More than one and a half years after the Federal Government banned the importation of dirty fuels into the country, industry players and other stakeholders are still awaiting the enforcement of the ban.
Our correspondent gathered that a report had been submitted to the Federal Government by a committee that included the Department of Petroleum Resources, Standards Organisation of Nigeria, and the Ministry of Environment regarding the plan to shift to low-sulphur fuels.
Most of the petroleum products consumed in the country are imported with sulphur content as high as 1,000 parts per million for petrol and 3,000ppm for diesel.
On December 1, 2016 in Abuja, Nigeria, Benin, Togo, Ghana and Cote d’Ivoire agreed to ban the importation of Europe’s dirty fuels, limiting sulphur in fuels from 3,000 parts per million to 50 ppm.
But the enforcement of the ban failed to come into effect on July 1, 2017 in Nigeria as announced in December 2016 by the then Minister of Environment, Mrs Amina Mohammed.
A petroleum expert, Mr Bala Zakka, who expressed concern on the continued importation of dirty fuels, said, “One of the problems with Nigeria is lack of implementation of policies.”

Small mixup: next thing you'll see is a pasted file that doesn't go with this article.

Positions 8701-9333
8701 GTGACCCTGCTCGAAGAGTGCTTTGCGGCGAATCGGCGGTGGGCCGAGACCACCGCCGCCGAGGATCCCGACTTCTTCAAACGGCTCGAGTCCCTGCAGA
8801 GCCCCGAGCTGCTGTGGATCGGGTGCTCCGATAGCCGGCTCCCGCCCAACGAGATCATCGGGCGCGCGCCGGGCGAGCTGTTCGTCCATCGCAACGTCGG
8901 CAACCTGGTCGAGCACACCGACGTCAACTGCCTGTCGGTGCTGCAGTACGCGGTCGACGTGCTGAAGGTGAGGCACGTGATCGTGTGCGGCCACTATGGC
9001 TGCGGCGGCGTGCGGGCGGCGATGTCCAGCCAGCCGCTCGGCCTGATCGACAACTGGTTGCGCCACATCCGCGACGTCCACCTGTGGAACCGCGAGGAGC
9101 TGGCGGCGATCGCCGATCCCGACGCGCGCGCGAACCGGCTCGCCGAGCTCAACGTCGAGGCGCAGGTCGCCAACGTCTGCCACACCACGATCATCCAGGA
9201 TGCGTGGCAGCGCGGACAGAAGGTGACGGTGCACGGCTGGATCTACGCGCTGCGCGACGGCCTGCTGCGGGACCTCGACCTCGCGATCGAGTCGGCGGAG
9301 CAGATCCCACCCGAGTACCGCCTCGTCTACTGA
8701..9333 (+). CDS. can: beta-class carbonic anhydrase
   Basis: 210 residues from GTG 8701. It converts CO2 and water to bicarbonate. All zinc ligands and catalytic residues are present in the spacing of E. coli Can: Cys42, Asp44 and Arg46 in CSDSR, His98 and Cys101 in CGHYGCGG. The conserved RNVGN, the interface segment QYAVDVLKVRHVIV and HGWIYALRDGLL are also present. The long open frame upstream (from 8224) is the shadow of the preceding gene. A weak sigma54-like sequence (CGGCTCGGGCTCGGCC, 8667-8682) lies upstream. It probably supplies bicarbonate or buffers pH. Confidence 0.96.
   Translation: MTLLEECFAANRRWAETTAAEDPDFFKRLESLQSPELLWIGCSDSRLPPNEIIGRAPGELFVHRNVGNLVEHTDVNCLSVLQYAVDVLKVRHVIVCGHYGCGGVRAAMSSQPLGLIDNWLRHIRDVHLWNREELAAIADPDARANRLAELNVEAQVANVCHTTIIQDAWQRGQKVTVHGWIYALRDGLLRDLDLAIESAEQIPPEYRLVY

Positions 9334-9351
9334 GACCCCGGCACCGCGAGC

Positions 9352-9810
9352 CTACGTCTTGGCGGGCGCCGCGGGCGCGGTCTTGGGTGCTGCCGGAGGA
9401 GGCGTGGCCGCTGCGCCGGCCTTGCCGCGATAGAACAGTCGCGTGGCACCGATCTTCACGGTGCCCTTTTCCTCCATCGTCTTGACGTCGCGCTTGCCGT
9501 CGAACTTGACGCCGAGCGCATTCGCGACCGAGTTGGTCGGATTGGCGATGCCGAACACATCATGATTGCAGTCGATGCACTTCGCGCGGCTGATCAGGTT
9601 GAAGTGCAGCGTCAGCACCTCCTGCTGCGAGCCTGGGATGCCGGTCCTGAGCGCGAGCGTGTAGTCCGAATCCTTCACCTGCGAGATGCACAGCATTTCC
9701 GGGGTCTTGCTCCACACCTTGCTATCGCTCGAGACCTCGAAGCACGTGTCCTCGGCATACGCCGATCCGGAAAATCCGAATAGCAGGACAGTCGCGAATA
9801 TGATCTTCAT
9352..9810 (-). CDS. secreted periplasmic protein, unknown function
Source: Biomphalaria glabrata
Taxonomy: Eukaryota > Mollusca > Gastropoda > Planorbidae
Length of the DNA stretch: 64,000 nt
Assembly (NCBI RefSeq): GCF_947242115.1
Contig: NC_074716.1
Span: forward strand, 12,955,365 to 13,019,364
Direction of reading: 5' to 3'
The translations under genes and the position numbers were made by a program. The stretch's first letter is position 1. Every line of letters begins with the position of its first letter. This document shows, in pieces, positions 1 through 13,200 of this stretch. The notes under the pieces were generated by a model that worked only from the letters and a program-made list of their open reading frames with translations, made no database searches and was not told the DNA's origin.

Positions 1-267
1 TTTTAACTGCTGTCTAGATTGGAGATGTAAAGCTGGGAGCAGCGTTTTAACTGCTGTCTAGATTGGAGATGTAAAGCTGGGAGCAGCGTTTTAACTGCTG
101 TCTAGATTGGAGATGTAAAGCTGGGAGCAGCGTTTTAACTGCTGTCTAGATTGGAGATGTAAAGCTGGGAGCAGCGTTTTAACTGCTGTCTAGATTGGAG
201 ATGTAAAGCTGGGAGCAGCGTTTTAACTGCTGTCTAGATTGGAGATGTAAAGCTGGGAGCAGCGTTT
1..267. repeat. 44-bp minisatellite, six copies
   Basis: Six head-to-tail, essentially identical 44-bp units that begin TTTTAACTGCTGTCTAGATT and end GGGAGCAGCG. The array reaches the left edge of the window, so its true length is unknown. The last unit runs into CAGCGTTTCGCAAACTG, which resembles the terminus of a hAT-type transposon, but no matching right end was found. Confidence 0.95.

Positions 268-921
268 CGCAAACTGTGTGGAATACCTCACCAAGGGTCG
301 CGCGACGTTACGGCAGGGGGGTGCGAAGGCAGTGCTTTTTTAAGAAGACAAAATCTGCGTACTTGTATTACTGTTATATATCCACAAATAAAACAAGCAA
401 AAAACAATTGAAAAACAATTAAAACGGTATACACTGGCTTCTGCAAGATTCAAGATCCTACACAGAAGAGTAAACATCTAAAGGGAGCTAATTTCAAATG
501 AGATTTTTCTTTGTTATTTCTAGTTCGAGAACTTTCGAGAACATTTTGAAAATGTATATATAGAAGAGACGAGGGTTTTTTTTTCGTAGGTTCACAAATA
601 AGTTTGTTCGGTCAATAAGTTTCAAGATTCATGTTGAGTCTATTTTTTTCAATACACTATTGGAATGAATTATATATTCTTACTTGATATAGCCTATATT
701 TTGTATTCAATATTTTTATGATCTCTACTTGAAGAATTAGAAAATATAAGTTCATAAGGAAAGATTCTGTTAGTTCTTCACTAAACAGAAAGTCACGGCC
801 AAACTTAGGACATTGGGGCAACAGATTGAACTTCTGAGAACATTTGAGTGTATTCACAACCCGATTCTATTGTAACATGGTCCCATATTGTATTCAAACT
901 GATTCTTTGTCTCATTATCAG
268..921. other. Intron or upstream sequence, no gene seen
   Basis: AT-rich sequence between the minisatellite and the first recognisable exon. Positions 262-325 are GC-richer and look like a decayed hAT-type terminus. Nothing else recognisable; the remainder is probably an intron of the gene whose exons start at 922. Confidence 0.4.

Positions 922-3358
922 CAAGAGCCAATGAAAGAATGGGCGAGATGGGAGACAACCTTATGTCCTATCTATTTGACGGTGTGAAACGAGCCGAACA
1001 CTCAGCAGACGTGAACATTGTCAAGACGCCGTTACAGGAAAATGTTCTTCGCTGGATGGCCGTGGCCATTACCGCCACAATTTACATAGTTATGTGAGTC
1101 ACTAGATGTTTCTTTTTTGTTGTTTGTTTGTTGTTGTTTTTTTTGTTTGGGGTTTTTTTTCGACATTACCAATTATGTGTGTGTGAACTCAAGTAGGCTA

“How on earth can we be exporting sweet crude that is almost sulphur-free or with a small percentage of sulphur and then be importing refined products with high sulphur content? This tells you that something is definitely wrong with Nigeria.” He spoke in a telephone interview with our correspondent.
The Chief Operating Officer of Refineries and Petrochemicals, NNPC, Mr Anibor Kragha, told the African Refiners Association in March this year that the country would lower the top level of sulphur in diesel to 50 parts per million from 3,000ppm, by July 1, 2018.
UNEP, ARA and health campaigners have been pushing West African nations to ban fuels that are illegal in Europe and the United States for years due to what they say are significant health problems associated with sulphur emissions – particularly in dense urban areas such as Lagos.
The region is said to be one of the last on earth where it is legal to sell fuels with sulphur levels at and above 1,000ppm as East and North African nations and major Asian consumer countries such as China and India have already tightened rules.
ARA has developed the AFRI specifications as guidelines for the production of cleaner fuels including AFRI III (300ppm for petrol and 500ppm for diesel), AFRI IV (150ppm for petrol and 50ppm for diesel). Africa aims to produce fuels with the AFRI-4 specifications by 2020.